Our Take: ‘What You Gonna Do When The Grid Goes Down?’ Is a Late-Career Triumph for Public Enemy

Public Enemy © 2020

Josh's Take

8 Music Quality
7 Sonic Diversity
8 Content Originality
9 Lyricism
8 Memorability
8 Arrangement
One of the most acclaimed rap groups of all time, Public Enemy updates the abrasive sounds and political pointedness of its late-’80s heyday to astonishing effects on ‘What You Gonna Do When The Grid Goes Down’.

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“If they’re callin’ my music ‘noise,’” rapper Chuck D once said. “If they’re saying that I’m really getting out of character being a black person in America, then fine – I’m bringin’ more noise.”

True to his word, this man and his eclectic crew (known collectively as Public Enemy) would provide rap music with some of its most indispensable noise in history, most of all on their pair of landmark records It Takes A Nation of Millions to Hold Us Back (1987) and Fear of a Black Planet (1990). Thirty years later, Public Enemy has never ceased bringing the noise. Their catalogue has now ballooned to 15 studio albums, the latest of which is fresh out of the gates: What You Gonna Do When The Grid Goes Down?

‘What You Gonna Do When The Grid Goes Down’ – Public Enemy

What You Gonna Do When The Grid Goes Down - Public Enemy
What You Gonna Do When The Grid Goes Down – Public Enemy

It’s a record that harkens back to Public Enemy’s glory days while also making some distinct changes, some of which are necessitated by law. One of the many elements that contributed to the raucousness of the group’s earlier output was the extensive range of samples that would come pelting you furiously on each track. Modern-day copyright standards being what they are, that artistic approach is no longer tenable, much to the chagrin of P.E. and their like-minded peers of this era like the Beastie Boys and Eric B. & Rakim.

Furthermore, those who tune into Public Enemy mainly to hear Flavor Flav’s wacky hollering would probably fare better with one of their 14 other albums. Whereas the light-hearted Flav once served as the ideal counterbalance to Chuck D’s confrontational political raps, this time around the P.E. hype-man is restricted to a relative handful of appearances. Some of that can likely be attributed to the recent friction that arose between Flavor Flav and the rest of the group, yet his presence is still welcome when he does pop back in, including on the surprisingly abrasive “State of the Union (STFU).”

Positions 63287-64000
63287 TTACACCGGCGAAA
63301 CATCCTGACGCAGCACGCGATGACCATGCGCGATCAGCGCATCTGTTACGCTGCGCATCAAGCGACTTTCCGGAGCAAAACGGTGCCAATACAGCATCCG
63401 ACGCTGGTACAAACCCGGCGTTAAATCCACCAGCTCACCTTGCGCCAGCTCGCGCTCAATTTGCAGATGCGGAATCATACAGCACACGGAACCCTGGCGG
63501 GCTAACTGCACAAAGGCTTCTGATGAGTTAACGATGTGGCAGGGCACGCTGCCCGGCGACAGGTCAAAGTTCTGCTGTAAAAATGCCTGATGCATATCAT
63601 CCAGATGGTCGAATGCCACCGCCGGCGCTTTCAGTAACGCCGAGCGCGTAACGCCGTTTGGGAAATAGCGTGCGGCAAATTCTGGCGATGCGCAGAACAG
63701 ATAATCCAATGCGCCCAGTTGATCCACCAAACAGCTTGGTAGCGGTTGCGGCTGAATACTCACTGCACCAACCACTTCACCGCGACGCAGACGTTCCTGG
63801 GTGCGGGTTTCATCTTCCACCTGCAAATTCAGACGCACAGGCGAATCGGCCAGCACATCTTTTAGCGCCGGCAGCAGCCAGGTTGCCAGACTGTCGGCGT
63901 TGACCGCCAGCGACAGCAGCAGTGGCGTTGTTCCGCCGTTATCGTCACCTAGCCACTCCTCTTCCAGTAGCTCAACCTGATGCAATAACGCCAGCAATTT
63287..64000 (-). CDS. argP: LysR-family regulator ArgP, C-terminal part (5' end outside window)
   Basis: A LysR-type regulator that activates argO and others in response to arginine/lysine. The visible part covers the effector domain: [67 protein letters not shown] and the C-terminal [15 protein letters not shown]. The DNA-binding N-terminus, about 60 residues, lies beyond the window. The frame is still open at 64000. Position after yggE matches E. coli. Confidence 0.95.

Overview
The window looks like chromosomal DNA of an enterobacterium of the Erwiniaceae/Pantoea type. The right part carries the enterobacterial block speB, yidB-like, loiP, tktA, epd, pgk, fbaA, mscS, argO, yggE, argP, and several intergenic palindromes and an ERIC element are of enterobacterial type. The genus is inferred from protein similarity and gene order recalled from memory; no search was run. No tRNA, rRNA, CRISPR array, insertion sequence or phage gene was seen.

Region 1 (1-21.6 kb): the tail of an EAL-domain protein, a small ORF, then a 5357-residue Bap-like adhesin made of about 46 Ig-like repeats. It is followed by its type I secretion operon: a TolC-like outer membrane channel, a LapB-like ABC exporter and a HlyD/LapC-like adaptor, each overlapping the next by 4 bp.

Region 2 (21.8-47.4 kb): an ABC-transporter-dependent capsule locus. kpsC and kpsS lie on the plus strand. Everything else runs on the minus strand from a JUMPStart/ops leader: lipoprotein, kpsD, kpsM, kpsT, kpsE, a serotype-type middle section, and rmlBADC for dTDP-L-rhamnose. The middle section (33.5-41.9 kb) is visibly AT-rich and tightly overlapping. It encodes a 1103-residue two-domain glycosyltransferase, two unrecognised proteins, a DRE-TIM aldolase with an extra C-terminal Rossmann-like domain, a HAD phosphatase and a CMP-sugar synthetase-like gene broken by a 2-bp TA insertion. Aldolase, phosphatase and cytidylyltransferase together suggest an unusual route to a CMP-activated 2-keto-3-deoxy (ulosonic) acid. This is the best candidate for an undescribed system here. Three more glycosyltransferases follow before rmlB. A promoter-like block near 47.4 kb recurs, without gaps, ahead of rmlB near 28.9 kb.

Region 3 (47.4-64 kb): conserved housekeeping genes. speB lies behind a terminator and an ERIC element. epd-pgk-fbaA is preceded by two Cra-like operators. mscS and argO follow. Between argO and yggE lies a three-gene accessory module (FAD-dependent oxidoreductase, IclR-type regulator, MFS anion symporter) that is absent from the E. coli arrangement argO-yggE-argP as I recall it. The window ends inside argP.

By contrast, the old-school hip-hop nostalgists who constitute this record’s primary audience are sure to be pleased by the substantial number of veteran rappers who have been recruited for guest appearances. One of the most enjoyable of these is Public Enemy Number One given that it is the first album Public Enemy has released under their original record company since 1998, it only seems fitting that the group should reunite with their old Def Jam labelmates, Run-DMC and Beastie Boys, while also slipping in a clever lyrical reference to the latter’s “Paul Revere.”  It’s also enticing to see P.E. aligned with both Cypress Hill and George Clinton on “GRID” – who knew that the all-time champions of political rap, Latin hip-hop and G-funk could be merged together so seamlessly on the same track?

Watch: “State Of The Union (STFU)” – Public Enemy ft. DJ Premier

Another important element that connects What You Gonna Do… to the crew’s back catalogue is the record’s frequent incorporation of rock music. Public Enemy were one of the rap crews in the 1980’s along with several of the aforementioned ones to capitalize on rock’s established popularity in an effort to see hip-hop gain similar mainstream acceptance. Some reverberations of that approach can be heard 30-plus years later on guitar riff-heavy tracks such as “Yesterday Man,” “Go At It” and “Smash the Crowd.

On top of those raging chords, Chuck D can be heard expressing just about everything you might expect an African-American political activist to have on his mind in 2020. The “grid” referenced in the album’s title symbolizes the destructive media that society has become overly dependent on, and it’s shown no mercy from the veterans of similarly-themed “She Watch Channel Zero?!?!” and “Burn Hollywood Burn.” Along with making room for many of their fellow old-school rappers, What You Gonna Do… also pays homage to those of them who have left us “Rest In Beats” instructs us fans to Salute in tribute, light a candle, play a song, as their legacies continue on and on and on.”

Public Enemy © 2020

Perhaps the most effective channeling of Public Enemy’s back catalogue is the remix of the immortal “Fight the Power.” The group’s most iconic track is also famous for its prominent appearance in Spike Lee’s Do The Right Thing a film that gained increased visibility this year due to its climactic imagery of a fiery riot ensuing after a black man is choked to death by white police officers. “Fight the Power: Remix 2020” emphasizes how Radio Raheem’s untimely demise in that film has wound up serving as a tragic prelude to Breonna Taylor and George Floyd’s killings in 2020. All the while, “our fight and our freedoms will never wane.” This remix is a more-than-worthy update of the 1989 classic, sounding just as urgent in 2020 as the original track did back in its time.

So, sure, there may be less sampling and fewer cries of “Yeah, boyeeeeee!” on Flavor Flav’s part but just about everything else that has earned Public Enemy its undying admiration across the global hip-hop community is maintained on What You Gonna Do When The Grid Goes Down? This is sure to go down as one of 2020’s finest rap albums.

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What You Gonna Do When The Grid Goes Down - Public Enemy

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What You Gonna Do When The Grid Goes Down?

an album by Public Enemy

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